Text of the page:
DOXA 2021 review: Fanny: The Right To Rock spotlights the first all-female band to rock the world

Bobbi Jo Hart's rockumentary offers a vivid look at an unsung rock band from Los Angeles, fronted by Filipina-American sisters, who made music history

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      Fanny—The Right to Rock 

      A documentary by Bobbi Jo Hart (Canada). Streaming at the 2021 DOXA Documentary Film Festival from May 6 to 16.

      In the late '60s and early '70s, a band called Fanny popped up in the Los Angeles music scene, landed a record deal, and toured the world—the first all-female band to do so. David Bowie was a fan, so why haven’t you ever heard of them?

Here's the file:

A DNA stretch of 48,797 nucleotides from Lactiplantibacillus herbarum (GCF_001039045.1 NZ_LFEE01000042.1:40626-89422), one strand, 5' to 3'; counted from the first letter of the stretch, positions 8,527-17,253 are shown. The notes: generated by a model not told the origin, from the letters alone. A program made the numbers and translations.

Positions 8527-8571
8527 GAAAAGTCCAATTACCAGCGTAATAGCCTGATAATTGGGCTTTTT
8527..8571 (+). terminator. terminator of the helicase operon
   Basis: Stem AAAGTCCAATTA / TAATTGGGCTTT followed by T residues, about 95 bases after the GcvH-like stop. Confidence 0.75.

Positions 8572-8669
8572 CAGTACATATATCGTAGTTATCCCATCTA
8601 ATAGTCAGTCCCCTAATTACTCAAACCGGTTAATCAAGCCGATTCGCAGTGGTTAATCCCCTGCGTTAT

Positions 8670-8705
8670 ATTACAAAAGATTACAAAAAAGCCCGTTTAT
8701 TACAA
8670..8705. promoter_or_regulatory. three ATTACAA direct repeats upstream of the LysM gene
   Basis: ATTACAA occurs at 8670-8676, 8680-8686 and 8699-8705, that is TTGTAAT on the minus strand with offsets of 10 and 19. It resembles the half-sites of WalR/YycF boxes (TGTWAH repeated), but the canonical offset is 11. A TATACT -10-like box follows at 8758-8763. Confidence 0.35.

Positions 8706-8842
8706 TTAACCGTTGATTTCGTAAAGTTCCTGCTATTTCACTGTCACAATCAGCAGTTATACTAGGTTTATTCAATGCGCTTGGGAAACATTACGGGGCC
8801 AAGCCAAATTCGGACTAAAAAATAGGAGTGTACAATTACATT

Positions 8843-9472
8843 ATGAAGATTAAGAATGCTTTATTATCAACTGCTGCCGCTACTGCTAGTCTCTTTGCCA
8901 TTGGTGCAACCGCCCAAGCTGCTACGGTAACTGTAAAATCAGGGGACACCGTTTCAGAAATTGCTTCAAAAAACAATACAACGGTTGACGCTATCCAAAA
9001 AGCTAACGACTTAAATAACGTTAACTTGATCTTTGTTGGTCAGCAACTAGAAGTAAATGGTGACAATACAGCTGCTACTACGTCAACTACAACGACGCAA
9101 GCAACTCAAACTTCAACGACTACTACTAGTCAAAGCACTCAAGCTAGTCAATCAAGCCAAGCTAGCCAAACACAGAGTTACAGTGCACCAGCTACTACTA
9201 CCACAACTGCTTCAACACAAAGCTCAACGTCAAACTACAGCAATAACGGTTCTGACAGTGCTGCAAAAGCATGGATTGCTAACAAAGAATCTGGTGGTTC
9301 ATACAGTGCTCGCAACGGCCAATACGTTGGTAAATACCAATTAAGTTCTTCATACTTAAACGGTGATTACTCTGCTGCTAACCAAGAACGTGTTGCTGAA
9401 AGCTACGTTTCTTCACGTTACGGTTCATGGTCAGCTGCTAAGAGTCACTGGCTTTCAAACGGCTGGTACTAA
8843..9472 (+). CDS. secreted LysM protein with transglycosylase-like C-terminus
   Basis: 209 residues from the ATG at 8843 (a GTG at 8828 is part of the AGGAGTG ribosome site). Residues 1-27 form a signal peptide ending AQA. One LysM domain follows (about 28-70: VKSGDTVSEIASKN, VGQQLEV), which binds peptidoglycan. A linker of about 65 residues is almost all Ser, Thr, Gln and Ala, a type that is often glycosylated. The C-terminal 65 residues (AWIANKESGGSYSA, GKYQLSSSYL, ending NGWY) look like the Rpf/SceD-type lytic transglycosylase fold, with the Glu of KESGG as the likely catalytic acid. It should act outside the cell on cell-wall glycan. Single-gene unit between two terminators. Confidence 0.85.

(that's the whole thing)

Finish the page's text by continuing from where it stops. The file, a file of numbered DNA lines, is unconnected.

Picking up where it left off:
Well, as Bobbi Jo Hart’s lively rockumentary points out, some of it is due to old-fashioned racism and sexism. The band was fronted by Filipina-American sisters June and Jean Millington, who were regarded as a novelty act until people saw them play. The movie catches up with the Millingtons and bandmate Brie Brandt as they record a comeback album and reflect on their history.

      The history of BIPOC musicians in mainstream rock is a riveting topic—Rumble director Catherine Bainbridge is an executive producer here, and this movie handles its performance footage in a similarly exuberant way. And if the Fanny doc doesn’t quite have the same power, it’s a vivid look at artists who remained entirely themselves throughout their careers.

      And they rock.